Personally, I have two main goals. One, I’m giving up my beloved sweet tea. I’m going to miss it–a lot. But, I’m going to replace it with water to make a healthier choice.

Second, I’m going to Dirty Dance. Yes, you read that right. I bought this DVD from Amazon and plan to use it every day, slowly increasing my exercise time over the months ahead, to rebuild the muscles that have stagnated over the last few years of my illness (I have fibromyalgia).

I’m excited to start getting healthier and I believe if I apply the methods I’ve used to increase my writing productivity, I’ll have a lot of success.

Tell me all about your New Year commitments. You can even use that horrible “R” word (resolution).

About Lori Sizemore

Lover of nail polish, pens, her Kindle, and fresh coffee. She likes romance filled with messy, real characters and lots of snarky banter. Reading was (and still is!) her BFF; when she discovered writing she fell in love. Come for the snark. Stay for the story.

Elves vs. Grinches

There are two types of people during Christmas, excluding those who don’t celebrate Christmas. Which is totally cool, they just aren’t part of this dataset.

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  • The happy, warm-fuzzy Christmas people we’ll call Elves. Elves have their tree up before Thanksgiving, all their shopping is done, and their gifts are already wrapped with perfect, real ribbons and handmade bows.
  • The so-it-begins people we’ll call Grinches. Grinches put their tree up when (if) they think of it. They see the Christmas decor go up in the stores in September and think, “Seriously?” They practice the giving of gift cards because they can’t choose a gift.

elves-vs-grinchesI am a Grinch. I used to be an elf. I would decorate the tree (by myself, because my family likes it done but doesn’t like to do it) and look at each ornament before placing it on the tree. Every year, for 20 years, I’ve bought each of my kids an ornament a year, so that when they started out Christmas in their own homes, they’d have a box full of special ornaments. I loved wrapping presents so much my uncle would pay me to wrap his wife’s gifts. I’d have done it for free (I was a teen and needed the pocket change). I adored Christmas.

I’m not even sure what changed, or more specifically, why it changed. One year, my old artificial tree was in need of replacement. I didn’t feel like looking for the perfect tree, so I bought a four-foot collapsable circle tree. You couldn’t call it anything like a tree, except it was vaguely triangle shaped. It was made of circles of wire (covered in silver tinsel) that got bigger the lower the tree went. I bought a handful of cheap ornaments, all in teal (because teal screams Christmas, right?), and called it done. I think my parents and brother felt sad for me. And the kids. God bless the kids at Christmas.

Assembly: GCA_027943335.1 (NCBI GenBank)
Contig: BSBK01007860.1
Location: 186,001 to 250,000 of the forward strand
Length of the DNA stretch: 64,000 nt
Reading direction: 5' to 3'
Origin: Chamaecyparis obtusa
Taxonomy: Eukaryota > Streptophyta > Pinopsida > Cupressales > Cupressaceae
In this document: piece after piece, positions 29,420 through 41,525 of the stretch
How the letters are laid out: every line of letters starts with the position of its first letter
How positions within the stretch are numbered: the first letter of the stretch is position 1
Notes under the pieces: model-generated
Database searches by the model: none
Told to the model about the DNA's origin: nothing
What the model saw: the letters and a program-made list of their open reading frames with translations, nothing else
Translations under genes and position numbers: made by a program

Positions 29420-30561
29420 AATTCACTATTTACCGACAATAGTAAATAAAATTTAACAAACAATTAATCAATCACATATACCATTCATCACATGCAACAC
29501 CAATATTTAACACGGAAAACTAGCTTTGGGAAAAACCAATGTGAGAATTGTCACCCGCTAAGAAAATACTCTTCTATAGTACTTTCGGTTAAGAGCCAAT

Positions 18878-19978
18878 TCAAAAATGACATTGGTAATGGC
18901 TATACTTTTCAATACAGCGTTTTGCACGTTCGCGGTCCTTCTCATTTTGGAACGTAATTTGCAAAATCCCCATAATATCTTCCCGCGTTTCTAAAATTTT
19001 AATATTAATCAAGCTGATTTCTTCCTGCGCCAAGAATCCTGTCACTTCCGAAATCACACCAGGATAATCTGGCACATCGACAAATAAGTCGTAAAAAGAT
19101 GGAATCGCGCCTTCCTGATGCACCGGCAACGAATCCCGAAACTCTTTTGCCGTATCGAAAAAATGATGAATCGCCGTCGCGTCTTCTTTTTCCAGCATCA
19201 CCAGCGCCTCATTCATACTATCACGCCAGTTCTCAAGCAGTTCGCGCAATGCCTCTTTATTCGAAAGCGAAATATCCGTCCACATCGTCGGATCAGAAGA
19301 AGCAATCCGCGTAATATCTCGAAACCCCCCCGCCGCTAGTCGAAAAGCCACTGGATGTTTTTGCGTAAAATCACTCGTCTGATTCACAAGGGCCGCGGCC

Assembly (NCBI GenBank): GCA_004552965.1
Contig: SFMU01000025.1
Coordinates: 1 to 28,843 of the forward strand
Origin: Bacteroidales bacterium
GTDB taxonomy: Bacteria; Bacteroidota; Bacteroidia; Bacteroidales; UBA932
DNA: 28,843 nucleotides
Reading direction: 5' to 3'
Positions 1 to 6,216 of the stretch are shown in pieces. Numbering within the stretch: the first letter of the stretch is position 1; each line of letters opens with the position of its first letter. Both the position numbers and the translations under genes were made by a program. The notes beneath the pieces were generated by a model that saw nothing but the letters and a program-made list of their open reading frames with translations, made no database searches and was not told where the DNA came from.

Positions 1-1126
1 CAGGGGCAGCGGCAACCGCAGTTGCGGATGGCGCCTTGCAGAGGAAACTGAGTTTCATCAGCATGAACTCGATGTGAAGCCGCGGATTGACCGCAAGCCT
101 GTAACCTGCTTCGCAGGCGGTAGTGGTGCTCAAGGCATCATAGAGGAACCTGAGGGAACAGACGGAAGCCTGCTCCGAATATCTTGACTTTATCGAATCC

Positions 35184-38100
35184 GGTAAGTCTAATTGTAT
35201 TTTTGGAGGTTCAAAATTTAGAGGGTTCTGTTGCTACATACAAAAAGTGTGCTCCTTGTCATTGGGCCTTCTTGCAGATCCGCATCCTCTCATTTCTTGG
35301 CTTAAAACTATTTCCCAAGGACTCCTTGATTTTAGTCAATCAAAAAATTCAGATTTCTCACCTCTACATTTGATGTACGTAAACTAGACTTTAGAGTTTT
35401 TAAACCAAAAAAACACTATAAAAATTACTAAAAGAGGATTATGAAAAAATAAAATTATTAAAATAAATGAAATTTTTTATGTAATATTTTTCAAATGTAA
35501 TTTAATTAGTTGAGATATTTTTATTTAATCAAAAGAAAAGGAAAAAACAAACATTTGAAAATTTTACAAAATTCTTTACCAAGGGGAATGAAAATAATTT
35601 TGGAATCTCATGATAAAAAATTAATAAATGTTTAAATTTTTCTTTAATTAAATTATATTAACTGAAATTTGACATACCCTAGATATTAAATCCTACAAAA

This was when I became a Grinch, when I finally crossed over to the Dark Side. That year, Christmas was just too much. Too much work, too much effort, too much caring. I don’t remember it being a bad year–I don’t think I was depressed. I was just… done being an elf.

Now, I’m not a full-on Grinch. I like sitting in the dark with the tree lights on. I like seeing the presents, quickly covered in paper and that’s it, pile up under the tree. I love picking out those yearly ornaments. But, I hate the commercialism of Christmas.

This year, I’m making my family’s gifts. Food for my brother, a lapghan for my dad, a scarf for my mom, and cat-butt coasters for my aunt (she requested them–she’s weird). It’s my way of bringing back what Christmas is supposed to be about.

What’s your favorite part of Christmas (you elves, you) or (if you’re a Grinch, like me) your least favorite part?

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P.S. Don’t forget my novel, Infamous, is releasing in one week. Buy links and a blurb to follow: